Costa Rica Coffee Guide

Murder Accomplice Nabbed In State of New York

April 18, 2008

After 11 years on the run, one of the country’s most wanted Tico fugitives is coming home – albeit unwillingly.

Magdalena Pacheco, an alleged accomplice to the murder of daily newspaper Diario Extra founder José Borrasé, was arrested by U.S. Immigration and Customs Enforcement agents in Long Island on April 9.

Borrasé was found shot execution-style four times in the back and once in the back of the head, at a coffee farm in the eastern outskirts of San José (TT, Nov. 21, 1997).

Within a few weeks, police had named Pacheco and her then-husband, Laureano Montero, a 29-year-old accountant with the Costa Rican Electricity Institute (ICE), as prime suspects.

The case apparently began over a property dispute.

“Police believe Montero had paid at least two men to turn up at the apartment and bully Borrasé into dropping a suit he had filed against his neighbor (Montero) four years earlier for alleged nonpayment for a ¢10 million property,” a Dec. 5, 1997, Tico Times story reported. “Things appeared to have gotten out of hand and in a struggle that ensued between Borrasé and the hired thugs, Borrasé shot Montero in the abdomen. It is believed the thugs then beat Borrasé unconscious and took him, bound and gagged… (and) allegedly shot him dead.”

Montero was arrested after recovering from his stomach wound.

Pacheco and Montero were convicted in 1998 for the 1997 murder. After the court’s ruling, Montero was incarcerated but Pacheco had already fled to Panama, according to Interpol. The identities of the two hired thugs remain a mystery.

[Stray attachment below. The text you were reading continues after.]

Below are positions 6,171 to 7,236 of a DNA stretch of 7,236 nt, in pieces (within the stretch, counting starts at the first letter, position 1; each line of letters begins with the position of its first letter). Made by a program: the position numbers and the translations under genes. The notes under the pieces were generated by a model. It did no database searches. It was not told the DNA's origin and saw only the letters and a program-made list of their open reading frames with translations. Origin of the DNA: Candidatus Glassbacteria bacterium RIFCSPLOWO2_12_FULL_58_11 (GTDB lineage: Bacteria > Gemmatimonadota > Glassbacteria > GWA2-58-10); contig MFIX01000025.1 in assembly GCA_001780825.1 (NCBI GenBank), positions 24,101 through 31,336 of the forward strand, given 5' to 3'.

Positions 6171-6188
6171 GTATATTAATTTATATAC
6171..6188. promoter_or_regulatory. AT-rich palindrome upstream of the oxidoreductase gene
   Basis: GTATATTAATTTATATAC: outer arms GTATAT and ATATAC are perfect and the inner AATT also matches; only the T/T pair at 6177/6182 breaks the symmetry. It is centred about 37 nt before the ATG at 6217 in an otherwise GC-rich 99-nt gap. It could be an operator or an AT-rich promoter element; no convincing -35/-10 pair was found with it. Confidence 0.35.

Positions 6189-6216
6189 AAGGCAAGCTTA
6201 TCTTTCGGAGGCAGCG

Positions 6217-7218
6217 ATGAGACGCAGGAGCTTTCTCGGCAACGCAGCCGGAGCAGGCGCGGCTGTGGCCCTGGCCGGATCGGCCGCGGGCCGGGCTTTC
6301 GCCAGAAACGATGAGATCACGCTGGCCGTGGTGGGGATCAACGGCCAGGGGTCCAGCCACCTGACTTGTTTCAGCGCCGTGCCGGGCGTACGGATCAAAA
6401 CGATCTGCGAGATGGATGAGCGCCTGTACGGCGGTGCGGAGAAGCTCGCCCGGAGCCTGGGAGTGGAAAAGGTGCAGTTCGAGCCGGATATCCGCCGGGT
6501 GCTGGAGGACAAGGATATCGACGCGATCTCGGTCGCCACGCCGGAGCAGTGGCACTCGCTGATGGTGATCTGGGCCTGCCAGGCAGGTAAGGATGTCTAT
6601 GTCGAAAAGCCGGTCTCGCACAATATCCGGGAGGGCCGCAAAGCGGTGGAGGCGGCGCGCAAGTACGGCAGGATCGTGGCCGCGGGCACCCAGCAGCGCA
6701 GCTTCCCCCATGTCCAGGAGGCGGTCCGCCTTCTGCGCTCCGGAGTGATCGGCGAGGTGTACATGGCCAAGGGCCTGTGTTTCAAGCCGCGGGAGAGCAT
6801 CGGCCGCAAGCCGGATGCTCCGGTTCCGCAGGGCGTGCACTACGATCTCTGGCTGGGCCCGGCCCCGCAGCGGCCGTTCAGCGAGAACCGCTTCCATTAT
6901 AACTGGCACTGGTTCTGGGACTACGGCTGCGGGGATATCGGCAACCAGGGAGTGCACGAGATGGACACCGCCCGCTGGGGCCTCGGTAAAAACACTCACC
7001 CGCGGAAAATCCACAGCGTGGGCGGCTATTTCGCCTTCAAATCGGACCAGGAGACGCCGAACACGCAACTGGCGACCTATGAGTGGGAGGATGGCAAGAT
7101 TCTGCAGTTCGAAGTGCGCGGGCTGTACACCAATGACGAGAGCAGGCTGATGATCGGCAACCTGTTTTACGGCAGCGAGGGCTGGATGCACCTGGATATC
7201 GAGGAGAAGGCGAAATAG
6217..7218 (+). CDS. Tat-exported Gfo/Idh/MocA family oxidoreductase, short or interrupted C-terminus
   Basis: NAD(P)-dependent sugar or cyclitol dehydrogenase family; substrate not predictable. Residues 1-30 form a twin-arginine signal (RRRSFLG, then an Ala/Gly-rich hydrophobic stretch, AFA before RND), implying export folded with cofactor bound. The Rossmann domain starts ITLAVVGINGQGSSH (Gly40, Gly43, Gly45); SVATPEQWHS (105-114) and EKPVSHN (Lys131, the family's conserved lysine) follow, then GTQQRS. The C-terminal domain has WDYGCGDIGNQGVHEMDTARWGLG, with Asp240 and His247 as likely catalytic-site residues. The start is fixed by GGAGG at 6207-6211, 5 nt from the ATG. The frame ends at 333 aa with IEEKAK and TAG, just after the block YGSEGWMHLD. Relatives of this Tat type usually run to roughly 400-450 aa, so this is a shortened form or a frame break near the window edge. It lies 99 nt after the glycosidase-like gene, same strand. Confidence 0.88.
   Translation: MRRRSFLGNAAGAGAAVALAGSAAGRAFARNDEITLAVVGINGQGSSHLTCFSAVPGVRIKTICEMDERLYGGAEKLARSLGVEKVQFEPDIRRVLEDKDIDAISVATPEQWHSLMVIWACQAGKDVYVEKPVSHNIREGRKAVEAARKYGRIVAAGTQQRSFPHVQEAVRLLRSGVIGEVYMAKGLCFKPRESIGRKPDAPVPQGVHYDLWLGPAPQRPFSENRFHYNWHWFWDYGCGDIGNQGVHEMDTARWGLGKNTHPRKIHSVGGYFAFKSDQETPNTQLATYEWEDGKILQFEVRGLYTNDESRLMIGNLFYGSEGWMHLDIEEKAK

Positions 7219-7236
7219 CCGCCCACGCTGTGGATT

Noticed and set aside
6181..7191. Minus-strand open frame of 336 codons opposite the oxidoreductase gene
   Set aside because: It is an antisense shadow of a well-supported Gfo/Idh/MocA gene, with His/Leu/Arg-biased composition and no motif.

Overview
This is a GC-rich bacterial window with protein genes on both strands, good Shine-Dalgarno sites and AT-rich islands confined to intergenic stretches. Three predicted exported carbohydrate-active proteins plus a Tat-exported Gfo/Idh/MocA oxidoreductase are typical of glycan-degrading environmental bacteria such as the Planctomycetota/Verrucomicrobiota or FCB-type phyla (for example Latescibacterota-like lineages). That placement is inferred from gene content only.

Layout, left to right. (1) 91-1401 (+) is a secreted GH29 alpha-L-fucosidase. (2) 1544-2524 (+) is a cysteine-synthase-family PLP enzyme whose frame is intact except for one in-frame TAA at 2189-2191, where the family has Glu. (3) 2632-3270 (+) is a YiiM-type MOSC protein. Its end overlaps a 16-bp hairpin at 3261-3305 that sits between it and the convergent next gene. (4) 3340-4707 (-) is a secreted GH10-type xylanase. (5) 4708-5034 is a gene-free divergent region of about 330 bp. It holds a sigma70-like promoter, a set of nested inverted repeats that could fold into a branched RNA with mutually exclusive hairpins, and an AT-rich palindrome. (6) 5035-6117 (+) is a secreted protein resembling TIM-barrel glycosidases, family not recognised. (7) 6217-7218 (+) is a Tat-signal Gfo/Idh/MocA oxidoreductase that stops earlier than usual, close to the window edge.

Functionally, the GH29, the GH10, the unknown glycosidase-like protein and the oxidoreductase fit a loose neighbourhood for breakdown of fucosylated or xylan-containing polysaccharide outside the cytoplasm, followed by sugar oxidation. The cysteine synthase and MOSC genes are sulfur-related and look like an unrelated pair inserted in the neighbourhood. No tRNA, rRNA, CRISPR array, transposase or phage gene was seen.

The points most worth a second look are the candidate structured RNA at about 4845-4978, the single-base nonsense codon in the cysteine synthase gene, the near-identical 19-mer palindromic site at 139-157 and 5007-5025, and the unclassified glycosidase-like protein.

Originally, authorities allegedly planned to use Pacheco as a key prosecution witness.

She is believed to have helped dispose of evidence, driving all the way to Braulio Carrillo National Park to get rid of Borrasé’s gun and the one allegedly used to kill him, and replacing the tires of the blue Yugo car allegedly used to take the businessman to the scene of the murder.

U.S. immigration authorities arrested Pacheco, who was living in a $1.5 million home with U.S. resident and husband Marcos Carvajal, also a Tico, after a lengthy surveillance operation, the press release states. The couple has three children and was running a landscaping business.

The former fugitive remains in U.S. custody pending the results of a deportation hearing and Carvajal is being investigated for being an accessory to her hiding.

The arrest brought an end to Pacheco’s 11-year flight from authorities.

Using a Guatemalan passport under the name Verónica Girón, the convicted murderer managed to keep a low profile in the exclusive WaterLaneRidge neighborhood of Long Island, rarely leaving her home, an Interpol press release states.

 

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